As a member of a homeowners' association (HOA), you're legally required to follow all rules and regulations. At first glance, having rules for a neighborhood or community may seem restrictive; however, there are many benefits to having a robust set of guidelines.
What Are HOA Rules?
Rules can vary by community, most HOA rules and regulations are located in the association's governing documents. These documents will include your HOA's articles of incorporation, Covenants, Conditions, and Restrictions (CC&Rs), and bylaws. These documents will help specify rules for your community, including architectural guidelines, parking enforcement, and more.
Who Makes & Enforces Community Rules?
Usually, these documents and rules are created at the formation of a community by the developer. However, they can be updated by the HOA's board of directors. This association board is also responsible for enforcing the rules among residents.
Benefits of Rule Enforcement
When enforced consistently, the benefits of these community rules include:
- Preserving the aesthetics of an area
- Protecting and enhancing home values
- Enforcing the community's Covenants, Conditions, and Restrictions (CC&Rs) & Bylaws
- Maintaining the property of the association and its owners
How to Encourage HOA Rule Compliance
If your board does its part to prevent violations in the first place, the net effect will be less-stressed board members, happier residents, and all-around more beautiful communities. Below, are six ways boards can encourage rule compliance in their community.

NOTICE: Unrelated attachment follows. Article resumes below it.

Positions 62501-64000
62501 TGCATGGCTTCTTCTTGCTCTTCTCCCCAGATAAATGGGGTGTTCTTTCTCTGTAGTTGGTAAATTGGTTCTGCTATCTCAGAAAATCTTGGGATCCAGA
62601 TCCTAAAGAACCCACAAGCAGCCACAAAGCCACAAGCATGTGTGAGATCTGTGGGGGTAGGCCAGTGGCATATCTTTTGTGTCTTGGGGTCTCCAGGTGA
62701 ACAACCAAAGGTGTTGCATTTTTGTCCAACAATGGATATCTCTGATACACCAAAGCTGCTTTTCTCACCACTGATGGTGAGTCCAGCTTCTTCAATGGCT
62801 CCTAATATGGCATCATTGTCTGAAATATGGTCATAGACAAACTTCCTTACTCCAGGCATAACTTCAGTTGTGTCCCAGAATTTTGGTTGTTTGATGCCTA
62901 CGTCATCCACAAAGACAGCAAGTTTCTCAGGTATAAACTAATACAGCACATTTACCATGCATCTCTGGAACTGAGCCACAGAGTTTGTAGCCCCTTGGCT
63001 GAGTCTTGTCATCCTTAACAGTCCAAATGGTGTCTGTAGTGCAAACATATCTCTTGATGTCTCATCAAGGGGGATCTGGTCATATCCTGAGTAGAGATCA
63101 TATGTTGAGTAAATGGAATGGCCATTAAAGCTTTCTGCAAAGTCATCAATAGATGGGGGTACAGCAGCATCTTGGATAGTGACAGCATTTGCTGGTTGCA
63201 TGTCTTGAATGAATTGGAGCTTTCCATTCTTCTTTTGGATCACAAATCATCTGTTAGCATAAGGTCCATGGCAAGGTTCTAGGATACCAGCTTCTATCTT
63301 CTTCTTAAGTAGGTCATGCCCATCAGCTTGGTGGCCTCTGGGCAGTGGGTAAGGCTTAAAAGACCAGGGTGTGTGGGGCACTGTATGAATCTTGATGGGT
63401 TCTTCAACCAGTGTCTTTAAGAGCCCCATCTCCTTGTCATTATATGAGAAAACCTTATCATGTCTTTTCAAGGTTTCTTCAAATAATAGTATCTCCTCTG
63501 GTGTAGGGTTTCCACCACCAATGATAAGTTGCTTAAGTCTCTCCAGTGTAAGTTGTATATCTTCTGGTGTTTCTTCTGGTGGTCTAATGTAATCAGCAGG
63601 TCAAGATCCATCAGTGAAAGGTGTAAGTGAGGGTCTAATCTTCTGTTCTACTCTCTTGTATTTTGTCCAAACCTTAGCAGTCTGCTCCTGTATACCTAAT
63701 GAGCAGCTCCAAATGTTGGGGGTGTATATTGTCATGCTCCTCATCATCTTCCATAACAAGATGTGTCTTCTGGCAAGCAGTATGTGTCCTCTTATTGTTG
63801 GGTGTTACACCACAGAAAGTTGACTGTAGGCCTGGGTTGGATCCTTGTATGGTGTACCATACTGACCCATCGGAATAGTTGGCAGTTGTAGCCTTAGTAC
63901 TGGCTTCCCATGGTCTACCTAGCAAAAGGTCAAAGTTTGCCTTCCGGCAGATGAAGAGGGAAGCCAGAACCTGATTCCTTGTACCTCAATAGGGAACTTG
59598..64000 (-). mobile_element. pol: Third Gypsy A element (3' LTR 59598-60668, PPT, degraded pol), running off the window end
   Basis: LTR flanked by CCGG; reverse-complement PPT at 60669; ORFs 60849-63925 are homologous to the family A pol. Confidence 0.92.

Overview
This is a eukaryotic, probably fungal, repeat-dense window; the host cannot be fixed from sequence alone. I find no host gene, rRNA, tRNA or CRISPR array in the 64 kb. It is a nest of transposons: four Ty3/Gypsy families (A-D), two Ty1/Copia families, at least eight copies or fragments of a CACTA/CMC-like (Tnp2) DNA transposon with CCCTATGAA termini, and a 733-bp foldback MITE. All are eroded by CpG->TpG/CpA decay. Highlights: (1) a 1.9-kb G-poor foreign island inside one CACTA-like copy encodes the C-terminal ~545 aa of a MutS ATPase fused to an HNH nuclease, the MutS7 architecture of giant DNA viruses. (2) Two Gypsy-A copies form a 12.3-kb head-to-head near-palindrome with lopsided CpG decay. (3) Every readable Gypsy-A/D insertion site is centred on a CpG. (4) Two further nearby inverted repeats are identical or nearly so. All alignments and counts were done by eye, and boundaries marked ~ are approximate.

1. Address issues directly.
Identify current behaviors and consequences of said behavior if it continues. Be authentic and make sure to have a compelling reason as to why it's important to the community.
2. Explain intentions.
Explain where the board derives its authority to govern it to remove doubt. Help residents understand that it doesn't come from a desire to intimidate, but to inform.
3. Create a committee.
Create a committee comprised of homeowners who aren't on the board and who aren't related to the board members to investigate and assist the board with determining the need for the rule.
4. Ask for input.
Don't simply vote on a rule. Take the time to gather information and discuss and debate all input from residents before creating a rule.
5. Give notice.
Give notice of the proposed rule before it's discussed and adopted. You should also give a reasonable time frame for residents to respond—usually 15-30 days.
6. Communicate well and often.
Regularly remind homeowners about new rules in annual notices, newsletters, and on community websites.
Learn More About HOA Rules
Want to learn more about community rules? Check out our free webinar about HOA rules that includes exclusive content from our community experts. You can watch "HOA Rule Creation & Enforcement," anytime, and it comes with a free ebook to help you follow along learn even more!